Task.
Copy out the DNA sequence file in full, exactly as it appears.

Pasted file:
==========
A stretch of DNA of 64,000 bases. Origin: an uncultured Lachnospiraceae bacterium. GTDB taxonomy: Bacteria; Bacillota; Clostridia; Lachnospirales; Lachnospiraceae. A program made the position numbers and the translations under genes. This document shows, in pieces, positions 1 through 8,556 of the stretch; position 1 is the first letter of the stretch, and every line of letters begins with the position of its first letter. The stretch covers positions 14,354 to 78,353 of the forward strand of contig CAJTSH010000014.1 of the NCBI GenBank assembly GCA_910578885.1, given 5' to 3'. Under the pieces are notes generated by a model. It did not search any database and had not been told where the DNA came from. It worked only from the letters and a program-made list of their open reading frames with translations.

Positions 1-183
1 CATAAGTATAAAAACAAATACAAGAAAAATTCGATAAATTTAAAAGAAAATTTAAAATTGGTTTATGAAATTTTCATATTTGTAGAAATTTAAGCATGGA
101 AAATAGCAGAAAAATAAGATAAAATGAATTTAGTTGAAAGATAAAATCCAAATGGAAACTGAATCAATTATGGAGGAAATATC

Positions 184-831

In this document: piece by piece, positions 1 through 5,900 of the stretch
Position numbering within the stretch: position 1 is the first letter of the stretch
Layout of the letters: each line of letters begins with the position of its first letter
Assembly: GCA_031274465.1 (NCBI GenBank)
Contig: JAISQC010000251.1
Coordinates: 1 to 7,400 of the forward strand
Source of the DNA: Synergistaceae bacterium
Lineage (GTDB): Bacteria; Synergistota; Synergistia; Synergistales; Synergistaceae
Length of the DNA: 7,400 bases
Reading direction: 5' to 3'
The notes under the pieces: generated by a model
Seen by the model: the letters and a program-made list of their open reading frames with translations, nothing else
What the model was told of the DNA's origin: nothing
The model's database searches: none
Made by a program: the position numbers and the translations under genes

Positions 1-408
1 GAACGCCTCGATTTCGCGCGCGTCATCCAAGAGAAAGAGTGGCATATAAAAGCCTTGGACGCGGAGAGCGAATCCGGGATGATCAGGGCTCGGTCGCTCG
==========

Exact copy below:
A stretch of DNA of 64,000 bases. Origin: an uncultured Lachnospiraceae bacterium. GTDB taxonomy: Bacteria; Bacillota; Clostridia; Lachnospirales; Lachnospiraceae. A program made the position numbers and the translations under genes. This document shows, in pieces, positions 1 through 8,556 of the stretch; position 1 is the first letter of the stretch, and every line of letters begins with the position of its first letter. The stretch covers positions 14,354 to 78,353 of the forward strand of contig CAJTSH010000014.1 of the NCBI GenBank assembly GCA_910578885.1, given 5' to 3'. Under the pieces are notes generated by a model. It did not search any database and had not been told where the DNA came from. It worked only from the letters and a program-made list of their open reading frames with translations.

Positions 1-183
1 CATAAGTATAAAAACAAATACAAGAAAAATTCGATAAATTTAAAAGAAAATTTAAAATTGGTTTATGAAATTTTCATATTTGTAGAAATTTAAGCATGGA
101 AAATAGCAGAAAAATAAGATAAAATGAATTTAGTTGAAAGATAAAATCCAAATGGAAACTGAATCAATTATGGAGGAAATATC

Positions 184-831

In this document: piece by piece, positions 1 through 5,900 of the stretch
Position numbering within the stretch: position 1 is the first letter of the stretch
Layout of the letters: each line of letters begins with the position of its first letter
Assembly: GCA_031274465.1 (NCBI GenBank)
Contig: JAISQC010000251.1
Coordinates: 1 to 7,400 of the forward strand
Source of the DNA: Synergistaceae bacterium
Lineage (GTDB): Bacteria; Synergistota; Synergistia; Synergistales; Synergistaceae
Length of the DNA: 7,400 bases
Reading direction: 5' to 3'
The notes under the pieces: generated by a model
Seen by the model: the letters and a program-made list of their open reading frames with translations, nothing else
What the model was told of the DNA's origin: nothing
The model's database searches: none
Made by a program: the position numbers and the translations under genes

Positions 1-408
1 GAACGCCTCGATTTCGCGCGCGTCATCCAAGAGAAAGAGTGGCATATAAAAGCCTTGGACGCGGAGAGCGAATCCGGGATGATCAGGGCTCGGTCGCTCG